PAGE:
Sunday, 22 March 2009 02:00
  1. Introduction

    1. In this passage Jesus told the Pharisees to "Go and learn what this means, ‘I desire mercy, and not sacrifice.'" I want you to search out what Jesus' words mean as we study this passage. Jesus' words express this principle: "Holy things are for unholy people, because holy things sanctify unholy people. Holy things give God's mercy to unholy people." Christ has power not only to heal and forgive sins, but to sanctify—to make the unholy holy.

    2. Outline. You can see God's intent to mercifully sanctify unholy people in the two parts of this passage. V. 9 presents the sanctification of Matthew. Vv. 10-13 present the sanctification of sinners.

      1. The Sanctification of Matthew v. 9

      2. The Sanctification of Sinners vv. 10-13

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James 3:17-18 - The Description of Victory PDF Print E-mail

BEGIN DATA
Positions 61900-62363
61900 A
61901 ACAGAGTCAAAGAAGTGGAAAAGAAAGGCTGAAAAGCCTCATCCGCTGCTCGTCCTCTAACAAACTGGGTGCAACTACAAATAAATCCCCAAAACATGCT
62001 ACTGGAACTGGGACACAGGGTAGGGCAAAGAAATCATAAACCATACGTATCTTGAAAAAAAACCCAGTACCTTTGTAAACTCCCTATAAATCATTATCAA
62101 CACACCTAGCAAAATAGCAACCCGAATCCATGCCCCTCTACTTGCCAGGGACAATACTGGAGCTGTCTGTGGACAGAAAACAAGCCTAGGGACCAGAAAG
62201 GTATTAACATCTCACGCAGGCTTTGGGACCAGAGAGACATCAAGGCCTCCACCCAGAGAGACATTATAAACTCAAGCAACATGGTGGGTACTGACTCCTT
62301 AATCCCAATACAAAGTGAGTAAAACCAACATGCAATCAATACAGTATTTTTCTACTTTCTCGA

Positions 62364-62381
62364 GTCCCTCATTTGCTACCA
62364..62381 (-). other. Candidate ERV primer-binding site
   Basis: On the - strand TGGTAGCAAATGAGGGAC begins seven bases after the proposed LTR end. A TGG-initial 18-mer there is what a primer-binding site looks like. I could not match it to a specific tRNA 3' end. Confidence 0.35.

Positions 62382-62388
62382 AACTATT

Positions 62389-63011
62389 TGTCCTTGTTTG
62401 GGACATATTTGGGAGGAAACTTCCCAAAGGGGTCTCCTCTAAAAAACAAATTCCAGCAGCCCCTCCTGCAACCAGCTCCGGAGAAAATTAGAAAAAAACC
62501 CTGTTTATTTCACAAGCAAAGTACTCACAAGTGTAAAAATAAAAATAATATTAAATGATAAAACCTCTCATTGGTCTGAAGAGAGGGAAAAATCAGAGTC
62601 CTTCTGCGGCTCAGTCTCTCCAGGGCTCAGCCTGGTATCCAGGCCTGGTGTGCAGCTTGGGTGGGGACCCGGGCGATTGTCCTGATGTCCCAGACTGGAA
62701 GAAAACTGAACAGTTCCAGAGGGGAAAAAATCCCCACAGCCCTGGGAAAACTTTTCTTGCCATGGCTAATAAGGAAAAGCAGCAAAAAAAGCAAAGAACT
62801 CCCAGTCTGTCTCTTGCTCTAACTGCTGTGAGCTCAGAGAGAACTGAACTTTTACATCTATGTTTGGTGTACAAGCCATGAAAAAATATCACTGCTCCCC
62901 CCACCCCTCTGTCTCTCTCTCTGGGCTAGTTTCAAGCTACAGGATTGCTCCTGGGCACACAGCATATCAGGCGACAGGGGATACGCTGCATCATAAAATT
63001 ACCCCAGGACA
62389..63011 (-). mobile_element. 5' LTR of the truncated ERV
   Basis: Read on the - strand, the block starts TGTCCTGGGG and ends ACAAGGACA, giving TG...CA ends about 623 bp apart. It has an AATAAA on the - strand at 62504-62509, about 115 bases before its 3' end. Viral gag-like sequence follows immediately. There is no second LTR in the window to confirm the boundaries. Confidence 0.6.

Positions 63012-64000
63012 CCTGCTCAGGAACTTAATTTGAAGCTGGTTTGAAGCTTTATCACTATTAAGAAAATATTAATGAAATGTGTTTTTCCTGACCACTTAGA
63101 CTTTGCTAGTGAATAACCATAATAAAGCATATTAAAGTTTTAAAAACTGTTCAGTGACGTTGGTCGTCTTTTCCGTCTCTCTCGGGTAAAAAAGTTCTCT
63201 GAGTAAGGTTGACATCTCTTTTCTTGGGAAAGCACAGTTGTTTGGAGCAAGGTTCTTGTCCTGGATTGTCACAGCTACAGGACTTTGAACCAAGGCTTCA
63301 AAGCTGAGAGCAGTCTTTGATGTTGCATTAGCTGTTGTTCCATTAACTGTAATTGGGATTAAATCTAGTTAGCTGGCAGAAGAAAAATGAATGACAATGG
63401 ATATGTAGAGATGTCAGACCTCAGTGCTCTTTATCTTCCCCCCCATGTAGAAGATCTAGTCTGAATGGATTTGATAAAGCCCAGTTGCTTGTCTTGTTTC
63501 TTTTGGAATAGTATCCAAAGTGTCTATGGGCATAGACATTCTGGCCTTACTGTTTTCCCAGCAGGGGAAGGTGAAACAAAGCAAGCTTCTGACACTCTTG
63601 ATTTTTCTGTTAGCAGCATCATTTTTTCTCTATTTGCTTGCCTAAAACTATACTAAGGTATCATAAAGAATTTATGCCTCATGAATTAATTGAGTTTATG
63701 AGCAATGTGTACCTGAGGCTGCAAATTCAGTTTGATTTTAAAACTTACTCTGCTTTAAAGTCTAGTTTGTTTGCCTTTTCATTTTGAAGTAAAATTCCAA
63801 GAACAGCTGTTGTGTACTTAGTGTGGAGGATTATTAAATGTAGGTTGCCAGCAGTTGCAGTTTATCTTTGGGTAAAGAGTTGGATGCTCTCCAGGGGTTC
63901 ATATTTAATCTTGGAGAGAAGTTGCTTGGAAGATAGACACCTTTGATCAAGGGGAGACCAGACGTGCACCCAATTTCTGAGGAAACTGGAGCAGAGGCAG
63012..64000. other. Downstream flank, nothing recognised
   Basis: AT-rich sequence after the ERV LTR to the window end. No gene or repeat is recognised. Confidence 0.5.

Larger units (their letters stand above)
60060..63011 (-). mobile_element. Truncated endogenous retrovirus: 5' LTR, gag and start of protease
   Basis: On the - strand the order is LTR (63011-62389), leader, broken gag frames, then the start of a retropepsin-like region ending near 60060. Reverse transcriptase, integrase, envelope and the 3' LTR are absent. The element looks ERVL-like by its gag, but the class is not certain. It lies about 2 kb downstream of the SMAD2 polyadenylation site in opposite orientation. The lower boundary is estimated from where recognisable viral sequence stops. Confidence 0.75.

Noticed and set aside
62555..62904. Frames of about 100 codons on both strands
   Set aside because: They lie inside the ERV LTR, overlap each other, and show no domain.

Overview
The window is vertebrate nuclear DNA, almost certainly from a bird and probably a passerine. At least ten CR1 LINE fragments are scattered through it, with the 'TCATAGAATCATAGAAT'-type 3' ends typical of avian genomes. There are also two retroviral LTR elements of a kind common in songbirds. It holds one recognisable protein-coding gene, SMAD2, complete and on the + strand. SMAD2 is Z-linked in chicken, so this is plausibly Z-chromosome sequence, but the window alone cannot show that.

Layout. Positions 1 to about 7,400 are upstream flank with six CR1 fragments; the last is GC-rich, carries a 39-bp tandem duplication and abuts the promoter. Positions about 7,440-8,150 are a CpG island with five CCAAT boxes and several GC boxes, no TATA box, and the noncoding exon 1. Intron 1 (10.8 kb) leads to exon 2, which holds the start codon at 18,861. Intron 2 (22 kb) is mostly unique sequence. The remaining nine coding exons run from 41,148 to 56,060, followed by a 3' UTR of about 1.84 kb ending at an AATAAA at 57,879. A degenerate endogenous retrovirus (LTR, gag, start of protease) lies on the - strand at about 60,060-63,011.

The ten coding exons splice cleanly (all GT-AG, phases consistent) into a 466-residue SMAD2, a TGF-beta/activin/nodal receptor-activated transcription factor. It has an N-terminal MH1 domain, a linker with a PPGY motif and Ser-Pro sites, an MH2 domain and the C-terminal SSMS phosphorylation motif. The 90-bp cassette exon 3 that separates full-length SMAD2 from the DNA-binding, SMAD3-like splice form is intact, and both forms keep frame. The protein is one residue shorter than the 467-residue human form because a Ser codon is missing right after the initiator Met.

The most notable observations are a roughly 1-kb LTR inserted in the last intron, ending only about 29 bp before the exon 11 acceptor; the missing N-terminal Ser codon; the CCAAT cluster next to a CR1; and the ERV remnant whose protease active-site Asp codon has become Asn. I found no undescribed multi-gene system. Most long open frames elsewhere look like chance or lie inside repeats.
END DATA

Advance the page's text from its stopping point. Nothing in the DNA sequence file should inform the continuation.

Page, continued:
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Written by Tim Black   
Wednesday, 18 March 2009 02:00

James: A Handbook on Holiness

 

The Description of Victory

James 3:17-18

 

General outline:

 

  1. The Way to Holiness: The Divine Perspective 1:2-27

    1. The Trial-Temptation Complex 1:2-18

    2. The Word of God 1:19-27

  2. The Principles of Holiness: The Biblical Framework 2:1-26

    1. The Law is the Structure of Holiness 2:1-13

    2. Faith is the Dynamics of Holiness 2:14-26

  3. The Implementation of Holiness: The Christian Experience 3:1-4:10

    1. The Obstacle to Victory: Human Impotence 3:1-9

    2. The Nature of Victory 3:10-18

      1. The Rejection of Compromise 3:10-13

      2. The Description of Defeat 3:14-16

      3. The Description of Victory 3:17-18

 

James 3:17-18

The Explanation of Victory

17 But the wisdom from above

The Evidence of Victory